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On Monday morning at City Hall, residents, activists and elected officials called for a rent freeze to rent-stabilized apartments.

Feeling like they’re being pushed out because of rent increases, workers hoped to wake up the Rent Guidelines Board to the reality of their lives. The Rent Justice Coalition, made up of tenants, community organizers and advocates, called out landlords for making more money and spending less on expenses.

“Every year, I come to the rent guidelines hearings with much trepidation,” said Harlem resident and Tenant & Neighbors Member Veronica Glasgow, in a statement. “I am a senior on a fixed income who does not qualify for SCRIE and I am afraid of being priced out of my home and my community.  Where will I go? Landlords are prospering and tenants get squeezed more and more, year after year. We need a rent freeze right now.”

Representatives for landlords and for Real Estate Board of New York President John Banks said that closing off revenue streams would force them to raise rents. According to the coalition, however, data shows that landlords have overcompensated when it comes to rent increases for decades.

In a statement read by a representative of Banks at the hearing on his behalf, he said, “If the funding streams that allow owners to maintain and invest in their buildings are eliminated, the RGB would have to raise rents 7.5 percent annually to make up the difference. This is not the kind of rent reform that helps tenants and owners.” Banks called on the city to create a new model for raising rents based on costs for the board to operate without political influence.

But Pilar DeJesus of the Urban Justice Center, and a paralegal with the Community Development Project, said that landlords were playing with the truth.

“They’re liars,” DeJesus told the AmNews. “It’s ridiculous at this point. Landlords have been crying broke for a long time while making lots of money.”

Recently, New York State Senator Michael Gianaris and New York State Assembly Member Brian Barnwell introduced a bill that would eliminate the major capital improvements program, which some landlords use for rent hikes on regulated apartments. The bill also calls for a rollback of any rent hikes tied to MCI that occurred the past seven years and refunds be issued to all tenants affected.

DeJesus said that landlords have managed to extract rent increases via MCI and a vacancy bonus. “Why would you want your building vacant?” she said. “The fact they think they’re going to have to increase rent because they’re going to lose MCIs. MCIs aren’t a stream of revenue. Most landlords who do things the right way use the MCIs to repair roofs and boilers. If a boiler breaks down and it’s been about 10 years, you can use MCIs to get a new boiler.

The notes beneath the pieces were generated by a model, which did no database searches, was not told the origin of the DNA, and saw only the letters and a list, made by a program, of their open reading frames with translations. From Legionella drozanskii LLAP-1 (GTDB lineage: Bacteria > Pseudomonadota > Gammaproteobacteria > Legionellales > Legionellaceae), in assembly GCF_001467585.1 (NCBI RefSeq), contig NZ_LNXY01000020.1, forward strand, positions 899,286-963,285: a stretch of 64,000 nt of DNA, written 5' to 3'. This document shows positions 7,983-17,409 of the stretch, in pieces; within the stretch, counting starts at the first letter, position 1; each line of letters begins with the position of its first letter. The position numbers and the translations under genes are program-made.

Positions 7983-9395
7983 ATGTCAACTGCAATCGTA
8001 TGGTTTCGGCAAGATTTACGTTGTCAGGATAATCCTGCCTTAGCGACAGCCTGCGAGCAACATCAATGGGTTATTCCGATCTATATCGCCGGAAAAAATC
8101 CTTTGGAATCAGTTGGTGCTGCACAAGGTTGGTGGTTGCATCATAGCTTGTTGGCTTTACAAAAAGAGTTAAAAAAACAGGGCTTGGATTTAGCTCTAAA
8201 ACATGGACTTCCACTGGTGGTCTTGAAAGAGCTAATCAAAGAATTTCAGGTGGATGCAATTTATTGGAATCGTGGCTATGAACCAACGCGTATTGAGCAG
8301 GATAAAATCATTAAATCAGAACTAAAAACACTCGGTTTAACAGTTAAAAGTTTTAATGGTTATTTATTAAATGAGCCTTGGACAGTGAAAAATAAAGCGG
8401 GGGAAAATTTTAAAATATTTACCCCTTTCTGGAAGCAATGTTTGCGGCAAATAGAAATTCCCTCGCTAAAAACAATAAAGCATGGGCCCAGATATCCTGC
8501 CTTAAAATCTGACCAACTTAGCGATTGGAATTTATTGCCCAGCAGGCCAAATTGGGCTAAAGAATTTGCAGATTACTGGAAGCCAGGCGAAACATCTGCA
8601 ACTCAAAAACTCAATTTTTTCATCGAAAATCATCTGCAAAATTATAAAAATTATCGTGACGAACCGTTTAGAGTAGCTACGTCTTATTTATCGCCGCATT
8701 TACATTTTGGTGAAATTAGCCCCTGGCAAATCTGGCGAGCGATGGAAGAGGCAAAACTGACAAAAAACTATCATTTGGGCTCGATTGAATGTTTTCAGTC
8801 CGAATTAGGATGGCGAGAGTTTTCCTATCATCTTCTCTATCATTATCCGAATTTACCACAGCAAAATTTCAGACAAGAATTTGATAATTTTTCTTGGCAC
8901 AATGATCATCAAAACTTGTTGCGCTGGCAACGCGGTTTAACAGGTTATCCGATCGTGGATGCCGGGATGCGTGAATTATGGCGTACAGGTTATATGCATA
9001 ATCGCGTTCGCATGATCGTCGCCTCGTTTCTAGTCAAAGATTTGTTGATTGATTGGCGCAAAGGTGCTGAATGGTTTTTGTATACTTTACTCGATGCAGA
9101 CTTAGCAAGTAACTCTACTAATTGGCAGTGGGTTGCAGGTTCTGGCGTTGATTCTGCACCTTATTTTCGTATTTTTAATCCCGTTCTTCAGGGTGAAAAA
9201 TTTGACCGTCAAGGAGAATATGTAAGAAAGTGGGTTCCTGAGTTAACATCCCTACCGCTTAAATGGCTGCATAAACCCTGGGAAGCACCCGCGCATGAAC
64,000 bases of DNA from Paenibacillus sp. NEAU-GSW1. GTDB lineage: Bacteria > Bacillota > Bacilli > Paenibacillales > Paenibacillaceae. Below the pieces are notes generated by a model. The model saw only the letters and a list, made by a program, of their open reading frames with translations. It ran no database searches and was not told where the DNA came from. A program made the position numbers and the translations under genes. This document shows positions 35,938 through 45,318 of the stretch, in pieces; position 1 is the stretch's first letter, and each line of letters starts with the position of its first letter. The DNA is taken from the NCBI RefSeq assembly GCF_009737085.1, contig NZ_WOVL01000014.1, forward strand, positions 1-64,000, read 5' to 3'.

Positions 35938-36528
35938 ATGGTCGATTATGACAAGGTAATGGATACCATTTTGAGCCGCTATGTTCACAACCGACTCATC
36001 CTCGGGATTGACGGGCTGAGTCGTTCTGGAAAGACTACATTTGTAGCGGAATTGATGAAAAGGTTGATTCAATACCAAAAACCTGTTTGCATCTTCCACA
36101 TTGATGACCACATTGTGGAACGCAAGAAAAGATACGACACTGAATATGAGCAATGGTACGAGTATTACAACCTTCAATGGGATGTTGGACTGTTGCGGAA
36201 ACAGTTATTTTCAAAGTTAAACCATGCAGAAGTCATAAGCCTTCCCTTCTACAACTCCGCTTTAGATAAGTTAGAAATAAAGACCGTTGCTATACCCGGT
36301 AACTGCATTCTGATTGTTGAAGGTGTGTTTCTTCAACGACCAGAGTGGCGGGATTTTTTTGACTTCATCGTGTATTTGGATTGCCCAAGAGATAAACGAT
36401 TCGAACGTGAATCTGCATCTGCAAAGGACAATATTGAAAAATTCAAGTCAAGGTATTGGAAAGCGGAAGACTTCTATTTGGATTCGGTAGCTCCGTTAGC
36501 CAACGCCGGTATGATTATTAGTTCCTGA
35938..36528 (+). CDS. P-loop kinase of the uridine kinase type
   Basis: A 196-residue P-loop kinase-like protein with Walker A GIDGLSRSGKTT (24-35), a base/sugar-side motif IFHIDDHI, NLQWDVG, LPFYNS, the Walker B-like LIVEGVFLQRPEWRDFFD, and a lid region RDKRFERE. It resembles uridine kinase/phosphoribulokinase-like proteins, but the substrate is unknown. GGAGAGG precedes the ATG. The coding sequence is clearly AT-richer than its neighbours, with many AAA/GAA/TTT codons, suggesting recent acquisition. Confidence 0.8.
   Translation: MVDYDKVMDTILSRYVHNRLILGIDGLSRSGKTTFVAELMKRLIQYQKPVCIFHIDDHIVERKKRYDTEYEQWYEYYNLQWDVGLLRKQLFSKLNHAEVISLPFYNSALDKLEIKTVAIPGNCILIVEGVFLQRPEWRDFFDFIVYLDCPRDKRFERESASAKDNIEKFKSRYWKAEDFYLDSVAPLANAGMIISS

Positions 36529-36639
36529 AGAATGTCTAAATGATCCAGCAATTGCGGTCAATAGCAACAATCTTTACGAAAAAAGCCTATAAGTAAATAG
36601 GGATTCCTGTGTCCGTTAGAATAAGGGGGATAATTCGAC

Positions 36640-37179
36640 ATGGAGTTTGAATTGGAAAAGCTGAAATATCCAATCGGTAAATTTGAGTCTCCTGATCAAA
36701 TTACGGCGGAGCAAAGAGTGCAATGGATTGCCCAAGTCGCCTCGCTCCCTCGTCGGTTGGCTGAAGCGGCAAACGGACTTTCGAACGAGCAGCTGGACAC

“If you do a good job and hire good people to repair roofs and install boilers, you’re not doing those types of capital improvements on a regular basis,” said DeJesus.

One activist agrees with DeJesus. Malik Mills, a housing and homeless work leader for VOCAL-NY and a Brooklyn tenant, told the AmNews that landlords who don’t make repairs shouldn’t receive rent.

“My landlord doesn’t deserve any more money. Like many landlords, he doesn’t make basic repairs or ensure general upkeep, which is often just a form of illegal eviction by unscrupulous landlords trying to push tenants out,” Mills told the AmNews. “Rent increases are immoral in a city where the homeless population is at a historic high and continues to grow. Like so many New Yorkers, if they were able to increase my rent I would be out on the street.”

According to a new report from the Fiscal Policy Institute, 46 percent of families across New York State spend over 30 percent of their income on rent. In New York City specifically, 46 percent of Black, non-Hispanic families spend over 30 percent of their income on rent, 53 percent of Hispanic/Latinx families spent over 30 percent of their income on rent and 52 percent of “Asian & other” families spend over 30 percent of their income on rent. Thirty-six percent of white families in New York City spend over 30 percent of their income on rent.

At the hearing, Association for Neighborhood and Housing Development Senior Associate Stephanie Sosa said that 53 percent of rent-stabilized tenants in particular spend over 30 percent of their income on rent and 27 percent are spending over 50 percent or more of their income on rent.

Thomas J. Waters, housing policy analyst for the Community Service Society, told the AmNews that landlords will always find a way to raise rents legally even in rent-stabilized apartments.

“The city is extremely unaffordable especially for low income people,” Waters said. “We have a rent emergency and that’s why we have rent control and rent stabilization. [But] even if you look just at rent stabilization, there are loopholes that allow for excessive rent increases like ‘vacancy bonus’ and other mechanisms for raising rents legally.”

Waters did, however, give some credit to Mayor Bill de Blasio’s administration for getting the RBG to consider tenants when the issues of rent hikes come up.

“Before the de Blasio administration, the rent board ignored tenants, income and affordability situation when making their guidelines,” said Waters. “They just went by landlords’ cost. That’s changed with de Blasio and the rent board now looks at both sides of the situation, but we haven’t caught up with where we should be. There’s only so much rent stabilization can do really. It’s more about protecting the rights of tenants.

“The most effective thing for our tenants is to feel secure enough that they’re able to organize against their landlords and demand repairs or go on rent strikes,” Waters concluded. “But landlords have too much power and tenants are afraid of retribution.”